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Pattes de Mouche, Various
posted March 29, 2006

L'Association's Patte de Mouche comics series, launched even before the organization was created in 1990 as a series of photocopied zines, has long been the hallmark of this innovative French publisher. Short, professionally printed mini-comics produced on nice cream-colored paper, the Pattes de Mouche are the quintessence of cool: the deluxe versions of something almost totally disposable.

In January, L'Association published four new entries in the series, bringing the collection to fifty-six volumes. In the interests of keeping tabs on the growth of this unusual enterprise, the new entries are:

image- La Poubelle de la Place Vendome by Florent Ruppert and Jerome Mulot. I raved about this duo last year when they published Safari Monseigneur, and I will do so again here. In Eprouvette, a new L'Association published essay anthology, Mulot and Ruppert were interviewed about their working practice, which essentially can be summed up as: both artists working on the same page at the same time in an improvisational manner. That's something I have to see, because the results are consistently amazing. La Poubelle tells the story of a young man, apparently mute as all of his dialogue takes the form of sign language (complete with subtitles), who finds a loaded handgun in the garbage. Showing it to his friend, they struggle over it. Tension fills this short comic, not simply because of the story (with its obvious negative potential outcomes) but because the sign language fractures the dialogue in a fascinating way, ratcheting up the miscommunication and the attendant stress. This is another great one from this duo.

image- Histoire de la Balafre by Alex Baladi. Baladi is a mini-comics producing machine. For several years, and at several festivals, he has set up a fanzine manufacturing enterprise to entertain and delight the crowds. While festival-goers are invited to make their own minicomics on the spot, Baladi leads the way, cranking out comic after comic for days. He's a natural of the short form and the casually tossed off mini, but when he sets his mind to it, really unusual work. This is such a book. Histoire de la Balafre tells the story of how a young man earned an enormous scar on his face. While the moral might be: never trust a junkie, Baladi fills the tale with unusual narrative highs and lows, and a bizarrely unexpected denouement. Moreover, his page designs, always a bit baroque, are really starting to become truly distinctive, moving to incorporate a wide variety of comics story-telling possibilities.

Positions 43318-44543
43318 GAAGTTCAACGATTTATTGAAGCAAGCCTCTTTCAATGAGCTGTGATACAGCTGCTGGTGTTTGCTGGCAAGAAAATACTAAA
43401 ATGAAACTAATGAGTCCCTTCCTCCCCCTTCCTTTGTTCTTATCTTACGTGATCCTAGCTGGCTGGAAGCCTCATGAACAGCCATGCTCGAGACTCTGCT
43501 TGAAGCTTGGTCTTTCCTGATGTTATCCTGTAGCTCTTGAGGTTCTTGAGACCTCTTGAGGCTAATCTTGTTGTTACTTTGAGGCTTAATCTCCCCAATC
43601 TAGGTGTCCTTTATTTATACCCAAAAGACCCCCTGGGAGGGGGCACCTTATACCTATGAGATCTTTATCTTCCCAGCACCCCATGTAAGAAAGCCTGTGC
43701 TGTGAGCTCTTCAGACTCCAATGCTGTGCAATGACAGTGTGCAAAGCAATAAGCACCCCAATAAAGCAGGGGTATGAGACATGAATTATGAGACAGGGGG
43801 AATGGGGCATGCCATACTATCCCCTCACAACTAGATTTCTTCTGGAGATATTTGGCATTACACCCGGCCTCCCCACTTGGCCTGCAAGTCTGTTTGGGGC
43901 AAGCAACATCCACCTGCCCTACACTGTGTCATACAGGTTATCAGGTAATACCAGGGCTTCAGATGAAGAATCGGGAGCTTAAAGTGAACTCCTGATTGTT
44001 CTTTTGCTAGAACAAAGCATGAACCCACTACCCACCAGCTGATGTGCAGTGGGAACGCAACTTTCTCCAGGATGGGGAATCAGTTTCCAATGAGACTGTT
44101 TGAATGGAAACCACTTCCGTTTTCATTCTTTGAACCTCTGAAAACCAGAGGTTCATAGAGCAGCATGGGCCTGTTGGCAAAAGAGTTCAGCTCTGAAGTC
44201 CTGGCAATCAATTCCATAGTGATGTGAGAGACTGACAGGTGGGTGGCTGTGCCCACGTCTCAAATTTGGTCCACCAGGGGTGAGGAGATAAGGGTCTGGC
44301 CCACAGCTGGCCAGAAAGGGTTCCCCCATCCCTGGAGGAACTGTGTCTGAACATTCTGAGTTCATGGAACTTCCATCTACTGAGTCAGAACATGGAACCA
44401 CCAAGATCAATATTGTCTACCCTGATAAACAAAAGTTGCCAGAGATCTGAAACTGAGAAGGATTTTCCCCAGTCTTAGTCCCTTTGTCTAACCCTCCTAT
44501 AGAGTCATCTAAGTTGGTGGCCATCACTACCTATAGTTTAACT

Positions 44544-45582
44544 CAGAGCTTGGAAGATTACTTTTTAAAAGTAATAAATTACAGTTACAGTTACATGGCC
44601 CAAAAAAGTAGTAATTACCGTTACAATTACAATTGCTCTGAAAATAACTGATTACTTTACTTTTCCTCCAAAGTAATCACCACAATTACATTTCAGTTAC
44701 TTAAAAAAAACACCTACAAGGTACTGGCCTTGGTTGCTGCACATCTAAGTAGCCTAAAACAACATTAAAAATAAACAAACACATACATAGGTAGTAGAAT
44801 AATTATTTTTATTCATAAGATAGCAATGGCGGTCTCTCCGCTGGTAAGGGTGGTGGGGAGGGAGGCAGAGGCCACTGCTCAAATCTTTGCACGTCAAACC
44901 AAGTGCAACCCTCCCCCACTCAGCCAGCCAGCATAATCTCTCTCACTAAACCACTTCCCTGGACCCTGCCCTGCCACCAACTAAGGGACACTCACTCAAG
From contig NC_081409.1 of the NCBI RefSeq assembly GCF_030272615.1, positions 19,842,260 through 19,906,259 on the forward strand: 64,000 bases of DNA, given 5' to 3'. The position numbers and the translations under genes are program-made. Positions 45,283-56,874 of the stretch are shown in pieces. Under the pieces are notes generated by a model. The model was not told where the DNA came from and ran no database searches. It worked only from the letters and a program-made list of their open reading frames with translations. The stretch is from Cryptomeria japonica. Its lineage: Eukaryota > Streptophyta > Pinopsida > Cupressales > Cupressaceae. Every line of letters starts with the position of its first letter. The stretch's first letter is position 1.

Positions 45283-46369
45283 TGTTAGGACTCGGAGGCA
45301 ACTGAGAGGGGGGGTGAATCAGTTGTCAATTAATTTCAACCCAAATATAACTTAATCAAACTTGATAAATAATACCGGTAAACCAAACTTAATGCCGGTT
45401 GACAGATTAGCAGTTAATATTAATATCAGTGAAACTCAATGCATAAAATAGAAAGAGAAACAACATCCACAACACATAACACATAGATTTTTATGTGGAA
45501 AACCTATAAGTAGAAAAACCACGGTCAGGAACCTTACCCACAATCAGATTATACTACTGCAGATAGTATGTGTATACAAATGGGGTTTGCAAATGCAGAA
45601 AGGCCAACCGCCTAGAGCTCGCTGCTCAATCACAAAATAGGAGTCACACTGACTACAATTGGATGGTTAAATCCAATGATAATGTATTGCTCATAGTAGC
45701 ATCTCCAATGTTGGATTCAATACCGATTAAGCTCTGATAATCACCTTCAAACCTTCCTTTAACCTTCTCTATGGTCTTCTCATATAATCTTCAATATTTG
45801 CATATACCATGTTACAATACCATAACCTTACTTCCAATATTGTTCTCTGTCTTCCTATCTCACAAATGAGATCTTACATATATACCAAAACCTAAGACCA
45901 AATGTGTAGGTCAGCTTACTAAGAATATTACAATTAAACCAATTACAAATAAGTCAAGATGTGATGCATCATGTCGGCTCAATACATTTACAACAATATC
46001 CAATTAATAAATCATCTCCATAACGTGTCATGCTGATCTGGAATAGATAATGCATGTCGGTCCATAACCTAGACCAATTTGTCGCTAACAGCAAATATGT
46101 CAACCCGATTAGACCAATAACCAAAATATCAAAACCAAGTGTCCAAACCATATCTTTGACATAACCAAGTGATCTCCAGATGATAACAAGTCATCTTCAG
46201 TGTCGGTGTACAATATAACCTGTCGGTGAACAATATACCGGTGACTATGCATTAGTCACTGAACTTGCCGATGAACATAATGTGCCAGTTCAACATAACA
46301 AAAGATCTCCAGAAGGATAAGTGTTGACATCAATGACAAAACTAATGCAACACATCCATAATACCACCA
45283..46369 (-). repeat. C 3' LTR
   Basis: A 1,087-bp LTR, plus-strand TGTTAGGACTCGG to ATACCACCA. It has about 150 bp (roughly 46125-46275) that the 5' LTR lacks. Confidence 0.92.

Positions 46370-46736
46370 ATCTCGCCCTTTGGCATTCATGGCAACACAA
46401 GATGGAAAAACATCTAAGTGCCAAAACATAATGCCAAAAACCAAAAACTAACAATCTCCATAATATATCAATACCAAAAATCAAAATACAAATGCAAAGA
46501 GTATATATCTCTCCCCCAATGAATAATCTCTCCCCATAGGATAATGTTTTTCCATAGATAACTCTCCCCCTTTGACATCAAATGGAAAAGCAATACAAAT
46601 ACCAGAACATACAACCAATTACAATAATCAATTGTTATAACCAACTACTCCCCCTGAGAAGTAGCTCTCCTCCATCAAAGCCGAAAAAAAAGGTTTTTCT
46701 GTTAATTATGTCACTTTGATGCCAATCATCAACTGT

image- La Nouvelle Pornographie by Lewis Trondheim. Trondheim pushes the formal boundaries even further than Baladi with this bizarre comic. Following up on his experimental, non-narrative comic book Bleu (2003), Angouleme's Grand Prix winner provides us with a porno comic unlike anything ever published by Eros. Trondheim's cervix-eye-view of the sex act is perhaps the least erotic thing ever committed to paper. A series of abstract circles, ovals and circles within ovals, La Nouvelle Pornographie may just put you off sex entirely. Best part of this comic? The yellow Grand Prize band provided for it by L'Association. It is semi-standard practice for French publishers to adorn award-winning books with a disposable banner proclaiming their stature, but to do so for a mini-comic is a really sly poke at the comic book world's most prestigious prize.

image- La Chute de l'Ange by Stanislas. I had hoped to finish a career retrospective of Stanislas for The Comics Journal before I leave for six weeks in Europe, but that is looking extremely unlikely. This is a poor substitute, but it is a good book. A wordless, dreamlike story of a man who finds a fallen angel and her bag (well, valise) of miracles, La Chute de l'Ange blends Stanislas' interest in sentimentality and the puncturing of sentimentality. The whole thing is, as always, expertly illustrated with the artist's graceful ligne clair-inspired graphic sensibility. This is a nice introduction for people who might be unfamiliar with this important artist's great work.

Overall, each of these books has its merits. The Trondheim may be the most popular because it is the most unusual, but for my money the best book of the bunch is by Ruppert and Mulot, a comic book that actually made me anxious.


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